Destroyed data adds to fracas over NASA IG

Senior members of Congress from both parties have asked Attorney General Roberto Gonzales to investigate NASA General Counsel Michael Wholley and possibly prosecute him for obstruction of justice for destroying DVD recordings of an agency meeting.

The incident is part of a continuing flap about alleged misconduct by NASA's inspector general, Robert Cobb, and whether he rigorously oversees agency operations.

A NASA spokesman said the agency stands ready to respond to any requests for assistance in an investigation of the data destruction matter. The spokesman added that NASA officials had not yet received any such requests from the Justice Department.

Rep. Brad Miller (D-Calif.), chairman of the Science and Technology Subcommittee on Investigations and Oversight, and Rep. James Sensenbrenner (R-Wis.), the ranking Republican on that panel, joined in signing the letter. They asked Gonzales to investigate whether Wholley's destruction of video recordings of an April 10 meeting between the inspector general staff and NASA administrator Michael Griffin constituted obstruction of justice and to consider prosecuting Wholley if his actions did, in fact, violate the relevant criminal statutes.

The meeting concerned actions Griffin was taking pursuant to criticism of Cobb's work by the President's Council on Integrity and Efficiency. PCIE reported in January that the NASA inspector general had abused his authority and lacked an appearance of independence from the agency's leaders.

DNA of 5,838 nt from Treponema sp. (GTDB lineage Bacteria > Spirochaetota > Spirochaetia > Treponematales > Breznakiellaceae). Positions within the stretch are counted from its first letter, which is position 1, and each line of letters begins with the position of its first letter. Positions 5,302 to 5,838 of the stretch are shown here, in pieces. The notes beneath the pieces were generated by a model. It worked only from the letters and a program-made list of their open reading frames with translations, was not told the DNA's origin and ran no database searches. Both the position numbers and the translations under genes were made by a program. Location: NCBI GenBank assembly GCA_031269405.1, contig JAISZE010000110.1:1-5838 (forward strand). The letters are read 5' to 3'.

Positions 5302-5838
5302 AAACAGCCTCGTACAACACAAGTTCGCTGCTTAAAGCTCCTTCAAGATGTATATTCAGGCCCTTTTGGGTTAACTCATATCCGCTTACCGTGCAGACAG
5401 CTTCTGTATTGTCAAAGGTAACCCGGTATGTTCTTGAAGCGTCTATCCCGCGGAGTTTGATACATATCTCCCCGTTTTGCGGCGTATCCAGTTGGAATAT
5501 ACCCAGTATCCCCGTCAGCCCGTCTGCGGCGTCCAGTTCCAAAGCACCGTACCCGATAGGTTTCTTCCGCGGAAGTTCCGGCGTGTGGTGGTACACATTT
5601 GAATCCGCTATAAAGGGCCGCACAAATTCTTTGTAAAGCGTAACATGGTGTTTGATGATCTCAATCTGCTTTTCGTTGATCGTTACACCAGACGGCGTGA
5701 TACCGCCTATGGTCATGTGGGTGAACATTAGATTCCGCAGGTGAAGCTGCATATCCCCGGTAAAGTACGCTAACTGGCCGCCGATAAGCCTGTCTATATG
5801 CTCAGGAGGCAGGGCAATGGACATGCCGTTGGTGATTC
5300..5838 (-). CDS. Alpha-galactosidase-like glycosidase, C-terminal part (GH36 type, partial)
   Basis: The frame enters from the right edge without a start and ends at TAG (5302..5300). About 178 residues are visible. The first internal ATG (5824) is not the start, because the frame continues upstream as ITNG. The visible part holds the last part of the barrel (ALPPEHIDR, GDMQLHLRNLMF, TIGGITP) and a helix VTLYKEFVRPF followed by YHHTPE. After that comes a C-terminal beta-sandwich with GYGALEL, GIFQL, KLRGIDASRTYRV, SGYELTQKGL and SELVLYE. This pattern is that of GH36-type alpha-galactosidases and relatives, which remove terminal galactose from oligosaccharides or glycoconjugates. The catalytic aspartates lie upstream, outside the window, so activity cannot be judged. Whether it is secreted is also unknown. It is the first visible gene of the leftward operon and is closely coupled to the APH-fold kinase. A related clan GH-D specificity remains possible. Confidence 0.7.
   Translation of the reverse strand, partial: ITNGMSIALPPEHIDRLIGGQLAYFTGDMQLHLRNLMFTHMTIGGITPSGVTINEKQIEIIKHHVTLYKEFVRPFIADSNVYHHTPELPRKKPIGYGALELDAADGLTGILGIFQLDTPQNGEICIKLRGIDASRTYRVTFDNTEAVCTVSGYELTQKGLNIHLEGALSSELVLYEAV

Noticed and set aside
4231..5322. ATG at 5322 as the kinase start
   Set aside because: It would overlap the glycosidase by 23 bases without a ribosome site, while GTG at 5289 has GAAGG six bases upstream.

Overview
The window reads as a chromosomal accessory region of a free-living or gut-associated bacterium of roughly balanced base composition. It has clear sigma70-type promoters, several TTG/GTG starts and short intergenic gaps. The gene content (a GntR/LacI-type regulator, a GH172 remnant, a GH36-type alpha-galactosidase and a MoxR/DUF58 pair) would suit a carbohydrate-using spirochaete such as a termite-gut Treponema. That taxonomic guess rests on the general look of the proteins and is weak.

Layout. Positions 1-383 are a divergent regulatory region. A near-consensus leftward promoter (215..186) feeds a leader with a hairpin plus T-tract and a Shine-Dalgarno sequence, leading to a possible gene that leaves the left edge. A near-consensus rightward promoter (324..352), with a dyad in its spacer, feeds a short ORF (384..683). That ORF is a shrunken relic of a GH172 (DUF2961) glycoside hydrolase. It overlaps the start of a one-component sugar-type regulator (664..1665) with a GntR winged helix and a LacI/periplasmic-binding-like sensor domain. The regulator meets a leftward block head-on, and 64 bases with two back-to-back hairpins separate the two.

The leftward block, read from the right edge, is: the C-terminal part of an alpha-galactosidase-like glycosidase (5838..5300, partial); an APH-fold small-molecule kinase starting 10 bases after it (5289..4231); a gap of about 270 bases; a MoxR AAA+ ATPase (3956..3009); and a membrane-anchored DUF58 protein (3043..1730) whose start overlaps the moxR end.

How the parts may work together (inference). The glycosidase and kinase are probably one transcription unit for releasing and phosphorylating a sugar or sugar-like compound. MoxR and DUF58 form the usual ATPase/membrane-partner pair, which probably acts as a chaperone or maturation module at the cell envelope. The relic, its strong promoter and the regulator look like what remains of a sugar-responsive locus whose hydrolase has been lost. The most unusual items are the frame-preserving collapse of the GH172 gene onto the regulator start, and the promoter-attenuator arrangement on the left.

Wholley's low-tech approach of simply breaking up the DVDs that held the disputed recordings apparently succeeded in completely destroying the verbatim records of the meeting. House staff members who sought to reconstruct the discussions had to do so by interviewing the participants and reviewing Griffins' talking points, according to the letter from Miller and Sensenbrenner to Gonzalez.

When he destroyed the records, Wholley knew that Cobb's work and Griffin's response to the resulting problems were under scrutiny by the House Science Committee, according to the congressmen's letter. The congressional staff reconstruction of the incident stated that Griffin had used the videotaped teleconference to defend Cobbs' actions, the lawmakers wrote.

'The content of this meeting, Mr. Wholley's interest in making sure that the actions taken by the PCIE and NASA were presented in a controlled manner to Congressional committees, and his own statements as to why he destroyed the [the DVDs], make it highly probable that he intended to obstruct both our investigation and our hearing, which was held on Thursday, June 7, 2007,' the two congressmen wrote.

The letter quoted Wholley's May 24 testimony before the subcommittee, in which he stated that 'if [the DVDs] were retained and filed, they could become [government] records by virtue of that retention. From my perspective'I did not believe it wise to have these in any way become records, subject to release under [the Freedom of Information Act]. ' I personally made the decision to destroy them, and I did so by breaking them into pieces and throwing them in the trash.'


  • Records management: Look beyond the NARA mandates

    Pandemic tests electronic records management

    Between the rush enable more virtual collaboration, stalled digitization of archived records and managing records that reside in datasets, records management executives are sorting through new challenges.

  • boy learning at home (Travelpixs/

    Tucson’s community wireless bridges the digital divide

    The city built cell sites at government-owned facilities such as fire departments and libraries that were already connected to Tucson’s existing fiber backbone.

Stay Connected